"We are now evaluating what to do about this," said Nicholas Sabatini, the FAA's associate administrator for regulation and certification. "We consider this serious."

Sabatini said the defect does give early warnings, such as the muffled thumps and a cockpit instrument indication that an engine oil filter is becoming contaminated with debris.

The Flight 44 incident, ironically, illustrates how safe aviation has become. In past years, crashes were caused by obvious factors such as pilot error, collisions with other aircraft or bad weather.

However, new equipment, better training and more sophisticated jetliners have combined to prevent crashes caused by such low-hanging fruit." Today, crashes are usually caused by a series of highly unlikely events that combine in just the right order to defeat even the most sophisticated safety equipment. This is usually called the "long thin chain." If any one link is broken, the crash does not happen.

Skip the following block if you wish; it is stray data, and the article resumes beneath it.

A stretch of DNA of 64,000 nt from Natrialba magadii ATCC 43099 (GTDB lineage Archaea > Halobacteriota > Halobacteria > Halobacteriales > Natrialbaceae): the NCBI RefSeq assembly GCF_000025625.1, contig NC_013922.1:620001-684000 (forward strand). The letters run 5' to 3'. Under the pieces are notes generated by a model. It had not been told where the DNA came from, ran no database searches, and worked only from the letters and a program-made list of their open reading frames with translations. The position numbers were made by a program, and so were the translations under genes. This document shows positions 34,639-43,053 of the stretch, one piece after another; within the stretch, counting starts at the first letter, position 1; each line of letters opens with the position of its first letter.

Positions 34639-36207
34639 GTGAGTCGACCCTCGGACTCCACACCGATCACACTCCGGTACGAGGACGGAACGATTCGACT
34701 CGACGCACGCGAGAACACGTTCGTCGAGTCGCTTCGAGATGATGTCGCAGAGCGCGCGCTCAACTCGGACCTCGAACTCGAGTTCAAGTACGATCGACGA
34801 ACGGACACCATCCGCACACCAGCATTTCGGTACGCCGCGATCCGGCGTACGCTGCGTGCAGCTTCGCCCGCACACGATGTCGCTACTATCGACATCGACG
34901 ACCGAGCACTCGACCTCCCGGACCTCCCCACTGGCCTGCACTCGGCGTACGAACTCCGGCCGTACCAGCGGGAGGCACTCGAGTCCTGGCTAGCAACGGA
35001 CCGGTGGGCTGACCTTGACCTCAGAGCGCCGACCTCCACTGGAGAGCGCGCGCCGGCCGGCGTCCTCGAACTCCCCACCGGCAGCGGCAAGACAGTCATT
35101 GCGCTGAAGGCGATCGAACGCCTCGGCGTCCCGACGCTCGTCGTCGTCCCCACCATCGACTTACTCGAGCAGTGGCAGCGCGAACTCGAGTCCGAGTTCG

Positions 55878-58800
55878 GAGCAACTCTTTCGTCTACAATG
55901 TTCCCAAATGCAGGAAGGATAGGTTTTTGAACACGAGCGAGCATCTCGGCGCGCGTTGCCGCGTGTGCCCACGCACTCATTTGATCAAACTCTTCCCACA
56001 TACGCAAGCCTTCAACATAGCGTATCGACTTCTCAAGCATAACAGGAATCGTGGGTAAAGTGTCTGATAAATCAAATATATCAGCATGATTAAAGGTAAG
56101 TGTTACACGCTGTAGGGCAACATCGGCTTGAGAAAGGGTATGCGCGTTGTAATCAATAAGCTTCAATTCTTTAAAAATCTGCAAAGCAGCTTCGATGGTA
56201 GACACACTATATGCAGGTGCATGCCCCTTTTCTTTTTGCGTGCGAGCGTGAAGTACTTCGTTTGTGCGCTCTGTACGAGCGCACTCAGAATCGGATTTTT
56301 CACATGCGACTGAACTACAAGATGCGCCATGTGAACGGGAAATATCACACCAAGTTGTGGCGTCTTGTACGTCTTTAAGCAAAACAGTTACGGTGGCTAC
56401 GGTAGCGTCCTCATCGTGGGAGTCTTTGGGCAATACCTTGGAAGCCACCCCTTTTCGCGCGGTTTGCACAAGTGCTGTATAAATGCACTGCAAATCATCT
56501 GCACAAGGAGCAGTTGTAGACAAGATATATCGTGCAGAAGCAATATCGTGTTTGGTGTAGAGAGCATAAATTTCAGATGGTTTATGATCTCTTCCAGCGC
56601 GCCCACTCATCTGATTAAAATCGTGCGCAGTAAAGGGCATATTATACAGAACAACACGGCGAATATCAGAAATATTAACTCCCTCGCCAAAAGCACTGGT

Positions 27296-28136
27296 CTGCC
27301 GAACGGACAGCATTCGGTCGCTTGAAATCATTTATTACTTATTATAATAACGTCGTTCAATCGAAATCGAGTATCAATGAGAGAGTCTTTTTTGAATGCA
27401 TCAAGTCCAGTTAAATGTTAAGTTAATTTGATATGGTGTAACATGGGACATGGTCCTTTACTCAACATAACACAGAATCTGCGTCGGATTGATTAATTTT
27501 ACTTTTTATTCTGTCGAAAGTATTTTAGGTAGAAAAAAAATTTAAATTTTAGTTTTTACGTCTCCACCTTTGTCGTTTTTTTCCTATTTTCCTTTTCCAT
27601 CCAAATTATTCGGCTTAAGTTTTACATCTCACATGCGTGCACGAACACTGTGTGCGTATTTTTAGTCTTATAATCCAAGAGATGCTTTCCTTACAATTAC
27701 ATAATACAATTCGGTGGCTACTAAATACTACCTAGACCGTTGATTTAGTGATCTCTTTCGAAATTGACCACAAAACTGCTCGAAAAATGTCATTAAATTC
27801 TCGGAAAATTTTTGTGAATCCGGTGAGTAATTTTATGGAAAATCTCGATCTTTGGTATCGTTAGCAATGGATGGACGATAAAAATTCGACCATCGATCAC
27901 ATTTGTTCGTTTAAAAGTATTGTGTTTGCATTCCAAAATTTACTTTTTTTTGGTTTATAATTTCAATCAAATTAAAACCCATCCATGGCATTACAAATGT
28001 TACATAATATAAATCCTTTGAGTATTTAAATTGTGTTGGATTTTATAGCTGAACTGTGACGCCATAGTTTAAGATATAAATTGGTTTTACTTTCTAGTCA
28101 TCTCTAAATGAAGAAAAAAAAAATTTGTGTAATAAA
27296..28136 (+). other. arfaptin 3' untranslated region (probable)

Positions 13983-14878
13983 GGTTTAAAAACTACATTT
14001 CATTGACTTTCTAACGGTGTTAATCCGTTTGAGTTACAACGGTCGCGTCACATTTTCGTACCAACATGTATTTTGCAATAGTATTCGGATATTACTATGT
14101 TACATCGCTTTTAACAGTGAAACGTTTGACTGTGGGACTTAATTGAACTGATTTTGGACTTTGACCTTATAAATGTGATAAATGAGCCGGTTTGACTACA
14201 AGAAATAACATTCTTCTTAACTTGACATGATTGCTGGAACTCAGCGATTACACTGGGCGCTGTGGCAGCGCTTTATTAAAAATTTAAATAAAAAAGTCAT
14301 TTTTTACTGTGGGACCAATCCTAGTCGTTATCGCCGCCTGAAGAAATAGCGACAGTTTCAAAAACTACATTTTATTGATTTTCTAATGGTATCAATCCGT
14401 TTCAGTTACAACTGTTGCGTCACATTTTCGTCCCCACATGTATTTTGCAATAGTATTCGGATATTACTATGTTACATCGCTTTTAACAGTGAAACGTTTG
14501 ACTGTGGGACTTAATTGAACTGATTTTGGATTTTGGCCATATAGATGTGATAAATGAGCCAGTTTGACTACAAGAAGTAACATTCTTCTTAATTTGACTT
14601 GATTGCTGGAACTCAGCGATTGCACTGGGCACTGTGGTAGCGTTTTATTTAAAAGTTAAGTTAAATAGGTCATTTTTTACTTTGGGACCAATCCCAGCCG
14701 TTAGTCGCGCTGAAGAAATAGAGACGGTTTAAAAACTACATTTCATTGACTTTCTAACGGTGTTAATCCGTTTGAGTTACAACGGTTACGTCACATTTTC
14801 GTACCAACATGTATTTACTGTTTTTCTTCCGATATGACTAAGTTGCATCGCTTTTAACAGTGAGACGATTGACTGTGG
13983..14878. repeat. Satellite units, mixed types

In the case of Flight 44, the cockpit crew broke the chain.

The first link in the chain was something microscopic. Mark Sullivan, spokesman for Pratt & Whitney, one of the companies in the International Aero engine-manufacturing consortium, said that after problems began cropping up, engineers discovered that a coating applied to a shaft in some bearing boxes could flake off into tiny pieces and contaminate the bearings.

The bearings and shaft are sealed into a box that is filled with oil. Once the bearings are contaminated, they begin to vibrate. That can break the seal and allow oil to spew out into the high-pressure compressor at the front of the engine, the last stage before fuel is injected into the engine.